University education is still a solid cornerstone for an IT career, but there are other ways to break in
Starting a career in the IT industry is a difficult challenge, whether you are at the very beginning of your professional journey, or looking to switch careers and enter the tech industry. Just as technology has radically changed over the last 30 years, so has the IT job market. The employers in today’s tech industry hardly resemble their counterparts from the turn of the century.
The tried-and-true model for young adults looking to break into any given industry has been to advance from high school to college or university, achieve the appropriate bachelor’s or graduate degree for your chosen career, and then hand out résumés until a promising job opportunity comes along.
Some 20 years ago, the “golden ticket” leading to a tech career was a Bachelor’s degree in Computer Science (BCS). The BCS was the de facto standard for entering the IT industry.
The tech landscape, however, has shifted over the last two decades. There are jobs in today’s industry based on technologies that didn’t exist at the turn of the century. More IT workers are working from home using telecommuting setups. Many employers have quietly reduced the number of permanent full-time jobs, shifting workers to time-share or contract arrangements.
And, while California (home of Silicon Valley) and Washington are still huge players in the high tech industry, they are not the only hot spots in the nation. Several thriving IT business markets have emerged in other parts of the country, including New York, Texas, Colorado, and Utah.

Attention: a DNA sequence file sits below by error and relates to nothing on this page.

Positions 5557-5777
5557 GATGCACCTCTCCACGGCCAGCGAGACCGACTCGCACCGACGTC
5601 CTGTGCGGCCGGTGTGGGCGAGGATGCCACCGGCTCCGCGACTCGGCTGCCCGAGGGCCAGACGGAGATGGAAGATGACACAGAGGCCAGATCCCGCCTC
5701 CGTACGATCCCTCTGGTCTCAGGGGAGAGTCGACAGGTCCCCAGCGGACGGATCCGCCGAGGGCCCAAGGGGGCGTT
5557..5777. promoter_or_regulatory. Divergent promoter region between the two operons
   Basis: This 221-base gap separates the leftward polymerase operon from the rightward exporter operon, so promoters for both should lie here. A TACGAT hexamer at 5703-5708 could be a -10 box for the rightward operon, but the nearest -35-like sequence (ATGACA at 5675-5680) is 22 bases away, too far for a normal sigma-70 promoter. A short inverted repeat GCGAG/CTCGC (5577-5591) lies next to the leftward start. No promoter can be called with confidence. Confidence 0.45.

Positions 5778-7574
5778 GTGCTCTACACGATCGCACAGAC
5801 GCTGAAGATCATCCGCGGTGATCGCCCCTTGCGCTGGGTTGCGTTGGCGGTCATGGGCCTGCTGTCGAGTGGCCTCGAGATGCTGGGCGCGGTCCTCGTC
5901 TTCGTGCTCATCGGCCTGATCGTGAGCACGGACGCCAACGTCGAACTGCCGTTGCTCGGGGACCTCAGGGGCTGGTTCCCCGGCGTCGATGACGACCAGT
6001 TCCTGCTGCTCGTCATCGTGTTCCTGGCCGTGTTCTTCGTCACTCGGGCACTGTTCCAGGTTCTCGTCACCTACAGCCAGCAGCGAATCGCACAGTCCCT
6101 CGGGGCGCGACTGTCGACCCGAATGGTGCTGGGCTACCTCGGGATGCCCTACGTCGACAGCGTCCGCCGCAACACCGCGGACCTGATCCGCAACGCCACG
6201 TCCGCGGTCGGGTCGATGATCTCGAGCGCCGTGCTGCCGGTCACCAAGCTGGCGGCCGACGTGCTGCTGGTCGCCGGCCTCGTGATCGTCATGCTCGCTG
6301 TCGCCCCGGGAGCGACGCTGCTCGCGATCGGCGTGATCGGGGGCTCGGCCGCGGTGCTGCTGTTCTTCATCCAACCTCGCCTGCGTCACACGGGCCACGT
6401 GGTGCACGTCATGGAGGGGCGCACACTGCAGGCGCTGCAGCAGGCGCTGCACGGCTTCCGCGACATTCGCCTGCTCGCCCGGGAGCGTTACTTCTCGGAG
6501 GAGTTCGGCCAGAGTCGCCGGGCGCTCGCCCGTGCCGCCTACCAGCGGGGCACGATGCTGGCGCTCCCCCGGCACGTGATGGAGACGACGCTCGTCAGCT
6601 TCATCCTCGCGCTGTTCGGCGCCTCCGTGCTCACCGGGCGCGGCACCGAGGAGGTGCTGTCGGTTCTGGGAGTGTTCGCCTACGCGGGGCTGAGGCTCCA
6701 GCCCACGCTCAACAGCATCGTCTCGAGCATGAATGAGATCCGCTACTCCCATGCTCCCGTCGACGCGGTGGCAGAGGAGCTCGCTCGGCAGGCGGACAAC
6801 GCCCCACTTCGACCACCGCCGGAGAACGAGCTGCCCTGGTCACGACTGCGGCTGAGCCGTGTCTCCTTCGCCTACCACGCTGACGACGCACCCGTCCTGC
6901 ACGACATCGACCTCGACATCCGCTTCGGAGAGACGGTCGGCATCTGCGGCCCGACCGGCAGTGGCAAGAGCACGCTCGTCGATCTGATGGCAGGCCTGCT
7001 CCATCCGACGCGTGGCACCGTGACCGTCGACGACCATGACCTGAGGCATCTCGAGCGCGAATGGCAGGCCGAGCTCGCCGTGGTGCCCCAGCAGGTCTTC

With the changes that have occurred in the IT industry over the past couple of decades, is a university degree still the only suitable preparation for a career in the tech sector?
A Bachelor’s of Computer Science degree is still a highly respected credential in the IT industry. Anyone who has ever looked at tech job postings has seen the BCS listed as a desired qualification for lots of different positions.
A BCS program typically gives students a broad foundation of skills across a number of key disciplines, such as:
- Computer programming
- Data structures and algorithms
- Software engineering
- Web programming
On top of this, students can usually give their degree a specialization by taking additional courses in a given discipline.
While the BCS remains an excellent way to prepare for a general career in tech, colleges and universities have created new degree programs meant to provide graduates with the means to enter the industry in more specialized job roles. These programs range from associate’s and bachelor’s degrees up to master’s degrees.
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